Tinnitus symptoms are almost never continuous; they seem to appear and vanish, sometimes for no evident reason at all. Maybe you’re climbing into bed one night and, evidently out of nowhere, your ears start ringing something fierce. As you lie in bed, you think back over your day, and there are no clear reasons for this event: There is no apparent reason why, at 9 PM, ringing starts taking place, no noisy music, no loud fire alarms, nothing.
So maybe it’s the food. Ordinarily we don’t link the idea of food with hearing, but there’s a bit of research and evidence to suggest that some foods can make tinnitus worse. In order to stay away from those foods, you need to recognize what they are.
Some Foods Which Trigger Tinnitus
So let’s get right down to it. You don’t want to experience a food related tinnitus event so you need to find out what foods can cause it. Certain foods to stay away from may include:
Alcohol and tobacco should be at the top of the list of items to stay away from. You will absolutely want to avoid drinking and smoking so that you can decrease your chance of a tinnitus flare up’s despite the fact that tobacco isn’t really a food.
Both tobacco and alcohol products can have an enormous impact on your blood pressure (to say nothing of your total health). Your tinnitus is considerably more likely to flare up the more you drink and smoke.
One of the best predictors of tinnitus episodes is your blood pressure. Your tinnitus worsens when your blood pressure rises. That’s the reason why when you create your list of foods to stay away from, sodium should be at the top. Whether you enjoy french fries or just put salt on everything, you’ll want to ease up a lot.
There are many foods that are remarkably high in sodium, also, such as ice cream (which you don’t commonly think of as tasting especially salty). You’ll want to keep close track of sodium levels in anything you eat to prevent a surprise tinnitus event.
If you’re staying away from sodium, it should come as no surprise that you should also be avoiding fast food. Even fast food places that boast of being a more healthy alternative serve food that is very high in sodium and fat. And, once again, that’s going to have a substantial impact on your blood pressure and, therefore, your tinnitus. Fast food restaurants also tend to serve shockingly big beverages, and those beverages are very high in sugar. Which brings up the next food to avoid.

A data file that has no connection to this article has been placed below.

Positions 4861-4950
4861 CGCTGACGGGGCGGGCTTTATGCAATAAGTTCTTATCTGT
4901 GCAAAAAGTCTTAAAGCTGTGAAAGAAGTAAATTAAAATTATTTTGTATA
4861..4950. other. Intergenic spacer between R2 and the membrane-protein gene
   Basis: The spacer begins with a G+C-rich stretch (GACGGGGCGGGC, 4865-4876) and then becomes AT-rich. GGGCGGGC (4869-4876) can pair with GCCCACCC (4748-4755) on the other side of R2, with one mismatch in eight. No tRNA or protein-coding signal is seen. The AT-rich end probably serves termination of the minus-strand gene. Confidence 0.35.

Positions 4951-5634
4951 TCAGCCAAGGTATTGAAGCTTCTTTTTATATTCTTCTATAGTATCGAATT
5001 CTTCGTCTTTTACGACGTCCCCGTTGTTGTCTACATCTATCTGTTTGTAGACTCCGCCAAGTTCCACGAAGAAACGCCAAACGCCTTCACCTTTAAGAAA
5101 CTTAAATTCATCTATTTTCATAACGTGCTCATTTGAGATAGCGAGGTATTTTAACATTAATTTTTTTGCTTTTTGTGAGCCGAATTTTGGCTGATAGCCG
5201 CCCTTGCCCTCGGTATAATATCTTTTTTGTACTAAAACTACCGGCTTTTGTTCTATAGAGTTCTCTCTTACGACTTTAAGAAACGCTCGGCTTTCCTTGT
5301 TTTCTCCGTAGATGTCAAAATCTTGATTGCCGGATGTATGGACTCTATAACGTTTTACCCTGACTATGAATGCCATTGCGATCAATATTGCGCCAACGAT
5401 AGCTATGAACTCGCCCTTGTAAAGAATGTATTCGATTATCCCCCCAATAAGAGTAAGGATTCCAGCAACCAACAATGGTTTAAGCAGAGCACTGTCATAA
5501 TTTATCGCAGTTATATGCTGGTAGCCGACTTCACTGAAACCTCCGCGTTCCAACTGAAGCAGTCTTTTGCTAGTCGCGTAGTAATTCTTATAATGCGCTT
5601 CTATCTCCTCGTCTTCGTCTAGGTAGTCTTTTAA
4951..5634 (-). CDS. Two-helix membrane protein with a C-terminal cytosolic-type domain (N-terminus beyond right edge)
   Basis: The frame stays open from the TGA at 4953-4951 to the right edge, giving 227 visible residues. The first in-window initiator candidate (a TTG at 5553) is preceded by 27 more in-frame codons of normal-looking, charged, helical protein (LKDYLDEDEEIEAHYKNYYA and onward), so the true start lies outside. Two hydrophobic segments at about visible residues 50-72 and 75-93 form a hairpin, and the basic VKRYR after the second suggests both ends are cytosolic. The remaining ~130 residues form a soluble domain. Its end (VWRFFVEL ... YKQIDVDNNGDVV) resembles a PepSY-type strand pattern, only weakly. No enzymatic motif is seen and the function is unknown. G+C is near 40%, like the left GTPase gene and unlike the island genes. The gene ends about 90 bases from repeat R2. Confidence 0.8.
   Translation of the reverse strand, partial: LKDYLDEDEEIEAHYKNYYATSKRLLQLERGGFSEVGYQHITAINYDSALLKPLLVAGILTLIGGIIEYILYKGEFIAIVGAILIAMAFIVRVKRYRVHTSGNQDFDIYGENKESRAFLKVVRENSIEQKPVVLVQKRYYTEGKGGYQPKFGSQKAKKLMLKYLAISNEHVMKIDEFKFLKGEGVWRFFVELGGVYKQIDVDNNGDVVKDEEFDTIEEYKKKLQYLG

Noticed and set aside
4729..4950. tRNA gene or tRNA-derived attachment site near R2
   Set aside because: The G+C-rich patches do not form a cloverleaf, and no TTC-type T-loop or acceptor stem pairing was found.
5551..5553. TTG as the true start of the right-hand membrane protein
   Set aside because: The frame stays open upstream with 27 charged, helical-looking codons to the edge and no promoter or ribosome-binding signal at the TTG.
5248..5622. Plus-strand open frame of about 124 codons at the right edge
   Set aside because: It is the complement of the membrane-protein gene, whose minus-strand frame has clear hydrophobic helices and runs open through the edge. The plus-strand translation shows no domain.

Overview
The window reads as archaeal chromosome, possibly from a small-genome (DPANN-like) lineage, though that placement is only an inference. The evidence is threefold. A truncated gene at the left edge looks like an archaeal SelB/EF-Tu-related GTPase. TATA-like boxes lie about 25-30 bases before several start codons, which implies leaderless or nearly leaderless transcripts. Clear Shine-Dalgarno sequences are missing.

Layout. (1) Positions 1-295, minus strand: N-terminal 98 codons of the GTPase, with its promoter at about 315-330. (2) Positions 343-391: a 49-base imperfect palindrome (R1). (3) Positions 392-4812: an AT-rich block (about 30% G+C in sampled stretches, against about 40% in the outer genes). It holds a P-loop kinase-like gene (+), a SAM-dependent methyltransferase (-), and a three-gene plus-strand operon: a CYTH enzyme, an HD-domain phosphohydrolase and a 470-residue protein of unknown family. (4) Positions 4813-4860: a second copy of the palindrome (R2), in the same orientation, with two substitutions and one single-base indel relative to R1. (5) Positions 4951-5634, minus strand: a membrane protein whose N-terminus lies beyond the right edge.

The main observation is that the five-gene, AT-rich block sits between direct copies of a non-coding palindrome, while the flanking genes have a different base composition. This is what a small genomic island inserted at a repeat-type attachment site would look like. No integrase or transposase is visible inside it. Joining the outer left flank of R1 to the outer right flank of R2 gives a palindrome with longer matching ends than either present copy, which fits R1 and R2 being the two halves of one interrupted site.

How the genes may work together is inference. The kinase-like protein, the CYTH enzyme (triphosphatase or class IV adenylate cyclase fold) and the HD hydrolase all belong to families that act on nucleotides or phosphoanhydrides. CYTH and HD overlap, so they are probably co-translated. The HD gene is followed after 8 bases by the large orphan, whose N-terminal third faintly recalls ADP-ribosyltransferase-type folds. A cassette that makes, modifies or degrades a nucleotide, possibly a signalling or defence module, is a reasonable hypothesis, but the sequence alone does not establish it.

Sweets And Sugars
We all enjoy candy. Well, maybe not everyone, but most of us. From time to time, you’ll come across someone who actually prefers broccoli over candy. No judgment from us.
Regrettably, sugar can completely throw off the equilibrium of glucose in your body. And as you’re attempting to get to sleep at night, a small disturbance to that balance can mean a lot of tossing and turning. In the silence of the night, as you lie there awake, it becomes much easier to begin to hear that ringing.
So, we saved caffeine for last because, well, it’s a tough one. Giving this one up is a hard pill to swallow. But your sleep cycle can be substantially impacted if you have any caffeine late in the day. And the worse your quality of sleep, the more your tinnitus is likely to flare up.
So it’s not really the caffeine per se that’s the problem, it’s the lack of sleep. Change over to a beverage that doesn’t have caffeine in the evenings and save your caffeine for the morning.
What Are Your Best Practices?
This list is by no means comprehensive. Your hearing specialist is the ideal place to start regarding the dietary modifications you need to make. And it’s worth keeping in mind that everybody will be affected in their own way by dietary changes, so in order to keep track of what works and what doesn’t, it may be a smart idea to keep a food journal.
Understanding what foods can trigger a tinnitus episode can help you make wiser choices going ahead. When you begin tracking how your ears react to different foods, the explanation for your tinnitus may become less mysterious.
If you decide on that evening of coffee, at least you know what you’re in for.